A drill hole, completed in February 2019, intersected a series of mineralized lenses assaying 20.76 per cent Zn, 0.20 per cent Cu, 0.56g/t Au and 24.2g/t Ag over 4.6 metres from 540.7 to 545.3 metres. Located approximately 10 metres below the high-grade zinc lens, a high-grade gold zone was also intersected from 554.4 to 560.6 metres assaying 6.34 g/t Au, 0.70 per cent Cu, 1.21 per cent Zn, and 38.9g/t Ag. Immediately below the gold zone, another thick lens of zinc mineralization was also intersected from 561.6 to 576.3 metres assaying 4.38 per cent Zn, 0.37 per cent Cu, 0.26g/t Au and 8.2g/t Ag.

A second hole, also completed in February 2019, intersected 6.1 metres of massive sulfide with visual estimates of approximately 50 per cent sphalerite from 601.7 to 607.8 metres. This second drill hole intersection is located approximately 100 metres from the first hole’s intersection in the general interpreted up-dip plane of the mineralization, but in a lower position. Hudbay says that this lower relative position in the second hole may be related to folding, faulting or a change in orientation of the sulfide lens … or perhaps a different lens altogether.

The company advises that two drills will continue to operate in the immediate vicinity of the initial discovery in order to further confirm the continuity of the mineralization and its lateral extent, while testing a recently reinterpreted electromagnetic conductive plate west of the two recent intersections. Depending on the success of future drilling, the company expects to develop an exploration drift off the ramp from Chisel North to the Lalor mine in order to drill this new discovery from an underground platform.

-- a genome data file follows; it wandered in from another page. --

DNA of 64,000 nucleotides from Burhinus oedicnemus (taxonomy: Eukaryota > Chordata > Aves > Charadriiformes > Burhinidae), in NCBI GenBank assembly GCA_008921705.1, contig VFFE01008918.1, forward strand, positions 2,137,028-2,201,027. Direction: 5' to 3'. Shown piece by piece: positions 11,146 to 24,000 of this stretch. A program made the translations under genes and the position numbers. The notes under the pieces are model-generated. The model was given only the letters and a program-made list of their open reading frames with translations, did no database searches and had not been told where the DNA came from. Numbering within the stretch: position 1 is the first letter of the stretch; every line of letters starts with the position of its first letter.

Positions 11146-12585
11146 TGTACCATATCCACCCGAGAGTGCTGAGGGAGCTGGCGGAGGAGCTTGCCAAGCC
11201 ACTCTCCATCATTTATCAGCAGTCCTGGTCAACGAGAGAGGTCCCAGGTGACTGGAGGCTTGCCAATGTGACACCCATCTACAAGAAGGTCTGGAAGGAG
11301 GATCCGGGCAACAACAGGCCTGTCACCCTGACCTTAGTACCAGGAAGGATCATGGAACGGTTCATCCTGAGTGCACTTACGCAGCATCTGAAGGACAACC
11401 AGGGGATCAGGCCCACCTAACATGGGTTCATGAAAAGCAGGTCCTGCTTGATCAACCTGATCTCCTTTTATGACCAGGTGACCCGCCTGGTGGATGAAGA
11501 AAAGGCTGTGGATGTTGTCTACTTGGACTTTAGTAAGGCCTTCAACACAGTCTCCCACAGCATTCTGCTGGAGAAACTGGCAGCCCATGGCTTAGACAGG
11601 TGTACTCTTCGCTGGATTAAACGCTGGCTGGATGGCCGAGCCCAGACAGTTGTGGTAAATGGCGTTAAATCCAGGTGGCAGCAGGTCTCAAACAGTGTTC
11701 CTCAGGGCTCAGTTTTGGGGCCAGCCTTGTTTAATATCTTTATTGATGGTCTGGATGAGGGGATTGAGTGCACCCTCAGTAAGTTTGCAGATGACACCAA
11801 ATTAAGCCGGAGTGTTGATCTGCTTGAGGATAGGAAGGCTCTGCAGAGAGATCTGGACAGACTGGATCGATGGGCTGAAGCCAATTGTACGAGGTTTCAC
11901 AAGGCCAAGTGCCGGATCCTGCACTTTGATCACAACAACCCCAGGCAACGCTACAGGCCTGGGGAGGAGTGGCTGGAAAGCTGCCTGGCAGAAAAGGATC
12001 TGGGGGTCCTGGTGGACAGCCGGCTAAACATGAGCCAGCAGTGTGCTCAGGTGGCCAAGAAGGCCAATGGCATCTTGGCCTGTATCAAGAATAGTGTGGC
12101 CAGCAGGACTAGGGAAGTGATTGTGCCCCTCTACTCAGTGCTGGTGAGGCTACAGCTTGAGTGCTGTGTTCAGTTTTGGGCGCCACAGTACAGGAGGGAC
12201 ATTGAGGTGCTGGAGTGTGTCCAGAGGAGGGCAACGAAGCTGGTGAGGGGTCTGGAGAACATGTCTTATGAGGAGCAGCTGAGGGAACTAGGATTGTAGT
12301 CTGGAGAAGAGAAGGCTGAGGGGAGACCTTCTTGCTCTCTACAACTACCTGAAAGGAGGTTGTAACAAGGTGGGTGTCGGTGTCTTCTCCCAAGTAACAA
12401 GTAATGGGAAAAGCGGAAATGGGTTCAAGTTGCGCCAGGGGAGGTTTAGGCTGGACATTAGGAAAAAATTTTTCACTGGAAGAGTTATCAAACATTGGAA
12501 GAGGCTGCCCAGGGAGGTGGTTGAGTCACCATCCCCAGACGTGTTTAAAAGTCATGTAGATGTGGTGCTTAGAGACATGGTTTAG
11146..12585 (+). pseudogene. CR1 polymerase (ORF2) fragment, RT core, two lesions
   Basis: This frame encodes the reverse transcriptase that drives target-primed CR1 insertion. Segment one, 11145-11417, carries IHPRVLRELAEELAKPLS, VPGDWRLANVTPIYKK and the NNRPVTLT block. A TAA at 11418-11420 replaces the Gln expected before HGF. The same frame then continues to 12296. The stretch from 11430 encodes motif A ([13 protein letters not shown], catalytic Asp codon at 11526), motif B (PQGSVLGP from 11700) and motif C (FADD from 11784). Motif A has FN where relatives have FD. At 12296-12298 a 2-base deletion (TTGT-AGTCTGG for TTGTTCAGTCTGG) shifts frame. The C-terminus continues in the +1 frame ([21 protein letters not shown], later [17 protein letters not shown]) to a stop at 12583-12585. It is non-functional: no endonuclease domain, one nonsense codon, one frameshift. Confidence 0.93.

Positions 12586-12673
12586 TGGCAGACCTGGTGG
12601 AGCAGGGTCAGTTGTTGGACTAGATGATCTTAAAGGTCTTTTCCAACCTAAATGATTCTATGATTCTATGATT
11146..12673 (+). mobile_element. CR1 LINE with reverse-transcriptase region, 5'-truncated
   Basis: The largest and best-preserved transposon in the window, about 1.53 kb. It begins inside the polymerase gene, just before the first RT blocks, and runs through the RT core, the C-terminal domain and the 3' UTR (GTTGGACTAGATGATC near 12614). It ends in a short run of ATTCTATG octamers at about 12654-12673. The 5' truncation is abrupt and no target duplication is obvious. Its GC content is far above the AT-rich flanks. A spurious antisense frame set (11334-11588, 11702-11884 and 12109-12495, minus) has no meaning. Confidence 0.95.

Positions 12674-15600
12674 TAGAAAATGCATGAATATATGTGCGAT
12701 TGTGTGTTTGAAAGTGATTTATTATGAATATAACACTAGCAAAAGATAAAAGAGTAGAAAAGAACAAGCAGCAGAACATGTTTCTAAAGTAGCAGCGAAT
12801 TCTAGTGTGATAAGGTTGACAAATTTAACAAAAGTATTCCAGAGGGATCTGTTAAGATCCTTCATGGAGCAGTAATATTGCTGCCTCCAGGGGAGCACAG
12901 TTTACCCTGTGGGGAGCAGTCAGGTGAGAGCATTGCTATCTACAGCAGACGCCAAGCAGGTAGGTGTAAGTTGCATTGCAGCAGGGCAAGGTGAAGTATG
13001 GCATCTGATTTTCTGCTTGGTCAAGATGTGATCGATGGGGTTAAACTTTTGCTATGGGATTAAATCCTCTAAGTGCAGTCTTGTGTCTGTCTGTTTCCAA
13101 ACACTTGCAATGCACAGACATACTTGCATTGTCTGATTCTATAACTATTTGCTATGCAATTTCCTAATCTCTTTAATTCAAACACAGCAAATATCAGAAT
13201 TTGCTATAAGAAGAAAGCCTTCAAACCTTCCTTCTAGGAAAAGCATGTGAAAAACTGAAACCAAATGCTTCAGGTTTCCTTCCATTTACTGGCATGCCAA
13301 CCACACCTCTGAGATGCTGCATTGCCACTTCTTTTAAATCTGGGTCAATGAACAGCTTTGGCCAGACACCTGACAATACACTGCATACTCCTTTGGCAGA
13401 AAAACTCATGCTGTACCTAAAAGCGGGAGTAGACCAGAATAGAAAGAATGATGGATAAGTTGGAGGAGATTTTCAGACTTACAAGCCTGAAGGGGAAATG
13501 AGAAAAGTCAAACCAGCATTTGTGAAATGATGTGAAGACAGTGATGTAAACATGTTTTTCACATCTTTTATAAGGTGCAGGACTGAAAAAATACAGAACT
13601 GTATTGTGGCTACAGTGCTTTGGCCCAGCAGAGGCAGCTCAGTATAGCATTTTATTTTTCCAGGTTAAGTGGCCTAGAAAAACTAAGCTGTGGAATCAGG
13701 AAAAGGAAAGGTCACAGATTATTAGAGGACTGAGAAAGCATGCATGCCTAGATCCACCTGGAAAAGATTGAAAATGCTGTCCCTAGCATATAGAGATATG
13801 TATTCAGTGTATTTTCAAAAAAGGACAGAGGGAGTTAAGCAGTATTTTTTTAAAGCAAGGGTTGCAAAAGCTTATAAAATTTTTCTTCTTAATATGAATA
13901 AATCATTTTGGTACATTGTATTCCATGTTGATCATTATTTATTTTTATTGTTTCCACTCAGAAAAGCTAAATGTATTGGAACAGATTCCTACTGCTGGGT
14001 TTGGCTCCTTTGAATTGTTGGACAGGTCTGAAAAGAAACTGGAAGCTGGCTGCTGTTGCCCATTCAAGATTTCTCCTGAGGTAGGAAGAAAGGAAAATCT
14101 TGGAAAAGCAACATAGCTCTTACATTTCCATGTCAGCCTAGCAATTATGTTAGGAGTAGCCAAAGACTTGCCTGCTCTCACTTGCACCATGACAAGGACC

Contacted by email, Hudbay’s corporate communications director Scott Brubacher was asked

if the new discovery is proved up with further drilling ... will the life of mine be updated in a near subsequent quarter? “It’s too early to speculate on the potential impact on the life of mine plans,” said Brubacher. “If results are positive, the first step will be to estimate the mineral resource with potential for economic extraction to be followed by the necessary engineering work before we can publish an update of the reserves estimates and of the life of mine plan.”

Brubacher was also queried about current plans for the Stall concentrator. Hudbay has stated that starting in 2022, Stall mill throughput will gradually decrease from approximately 3,200 tonnes per day to approximately 1,800 tonnes per day. “If a new mineable zinc deposit is confirmed, that could extend the time during which we expect to operate the Stall mill at higher throughput levels,” he noted. “There is also significant potential at Lalor mine to maintain Stall at a higher throughput rate for a longer period.”

In a final question, he was asked about surface drilling planned for the Snow Lake area. “Yes we have been drilling at the WIM and PEN II deposits this winter to collect more samples for metallurgical testing,” Brubacher explained. “We are also drilling in the vicinity of the New Britannia mine (Snow Lake Mine) to explore for shallow gold mineralization. In addition we will continue in 2019 our regional program to explore for new deposits (gold and base metals) in the most prospective parts of our claims in the Flin Flon-Snow Lake belt.”